We are also leveraging our polymer platform to promote atraumatic hernia repair. So, basically to fix hernia meshes in open procedures or minimally invasive procedures. Instead of having to use tacks, we can use our adhesive to allow the surgeon to easily fix these meshes to the abdominal cavity in a non-traumatic manner.
And the third vertical we are exploring in late-stage development is for use of the material as a cardiovascular sealant. When the cardiovascular surgeons currently do vascular procedures, they need to use sutures. The challenge in cardiovascular procedures is that when you apply these sutures, you are suturing but at the same time you are creating holes in the tissue or in the synthetic materials that are used during the surgery. We are developing our adhesive as an adjunct to promote hemostasis to stop bleeding in these cardiovascular procedures.
How will your technology be different from other products on the market?
There have been tissue adhesives or sealants that have been developed, but they suffer from limitations. You have some materials that adhere very well, but they have been associated with, for example, poor tissue response. A common limitation of any adhesive or sealant that exists in the market is that those materials don't give control to the surgeon, in the sense that as soon as the surgeon applies the sealant or the adhesive to the tissue, it starts to polymerize. It's very messy. So there's very poor control over the use of the adhesive, which is very important when you are doing these delicate and precise surgeries.
In our case, we have a material that can strongly adhere to tissue, that is biocompatible, and also very important, it allows the surgeon to control the procedure and the use of the material. It's a viscous liquid that can be precisely applied to the tissue. Once the surgeon has applied it to where he wants it, he activates the adhesive properties of the material using light. When you shine light on this material, it goes from a viscous liquid state to a solid yet flexible state, and the material is then able to strongly bind to the underlying tissue.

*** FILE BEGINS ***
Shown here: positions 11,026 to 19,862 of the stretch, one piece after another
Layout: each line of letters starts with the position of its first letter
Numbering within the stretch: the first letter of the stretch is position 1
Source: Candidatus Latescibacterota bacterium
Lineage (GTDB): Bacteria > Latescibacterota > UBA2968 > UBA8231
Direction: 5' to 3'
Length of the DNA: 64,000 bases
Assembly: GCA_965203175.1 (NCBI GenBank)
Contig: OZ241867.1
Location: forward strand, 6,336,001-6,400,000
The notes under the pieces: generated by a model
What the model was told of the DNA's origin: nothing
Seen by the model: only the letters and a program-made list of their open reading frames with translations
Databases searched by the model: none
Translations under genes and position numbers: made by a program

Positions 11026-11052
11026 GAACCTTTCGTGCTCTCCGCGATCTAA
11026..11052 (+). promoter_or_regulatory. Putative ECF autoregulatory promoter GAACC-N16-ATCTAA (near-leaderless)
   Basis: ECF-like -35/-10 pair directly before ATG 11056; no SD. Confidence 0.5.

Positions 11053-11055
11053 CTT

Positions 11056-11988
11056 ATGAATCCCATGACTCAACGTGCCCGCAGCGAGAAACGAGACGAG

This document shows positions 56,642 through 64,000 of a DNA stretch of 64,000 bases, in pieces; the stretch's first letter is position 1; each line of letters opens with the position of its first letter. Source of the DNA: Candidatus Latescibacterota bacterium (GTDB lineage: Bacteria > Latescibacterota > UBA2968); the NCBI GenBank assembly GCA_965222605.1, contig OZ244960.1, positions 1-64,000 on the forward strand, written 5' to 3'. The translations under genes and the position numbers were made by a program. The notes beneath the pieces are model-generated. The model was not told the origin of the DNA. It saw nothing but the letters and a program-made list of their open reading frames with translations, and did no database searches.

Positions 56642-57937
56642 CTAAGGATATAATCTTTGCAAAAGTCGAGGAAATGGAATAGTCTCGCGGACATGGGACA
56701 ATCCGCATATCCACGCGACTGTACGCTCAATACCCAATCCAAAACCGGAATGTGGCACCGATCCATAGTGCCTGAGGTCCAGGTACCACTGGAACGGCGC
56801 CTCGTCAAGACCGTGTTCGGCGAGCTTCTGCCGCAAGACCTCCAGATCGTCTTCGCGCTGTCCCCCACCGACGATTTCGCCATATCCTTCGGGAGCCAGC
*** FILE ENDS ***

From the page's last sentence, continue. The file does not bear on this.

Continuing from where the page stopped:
How did you find the investors who have supported your research and development efforts?
I was finishing my PhD, so it was perhaps around 2012. Through my PhD adviser Jeff Karp, and Bob Langer, I met two French entrepreneurs, Christophe Bancel, who is our current CEO, and Bernard Gilly, who is also a co-founder of Tissium. At the time they were scouting for new projects, new technologies, to start companies. We discussed what we were developing at the lab, and I think for them, it was quite obvious from the get go, that the vision, the potential for the technology, was much bigger than what we were doing at the lab. And that's how Tissium then started, with the goal and mission to bring the technology from the bench to the bedside and develop it. I think it's something that's quite unique to us – we are not focused on a single application or a single device coming out of this material platform, but really looking to identify opportunities and to grow the pipeline across different therapeutic domains. Tissium has global ambitions but our first launches are planned to be in the U.S. We are working for that. It's a fun time for the company, a lot going on.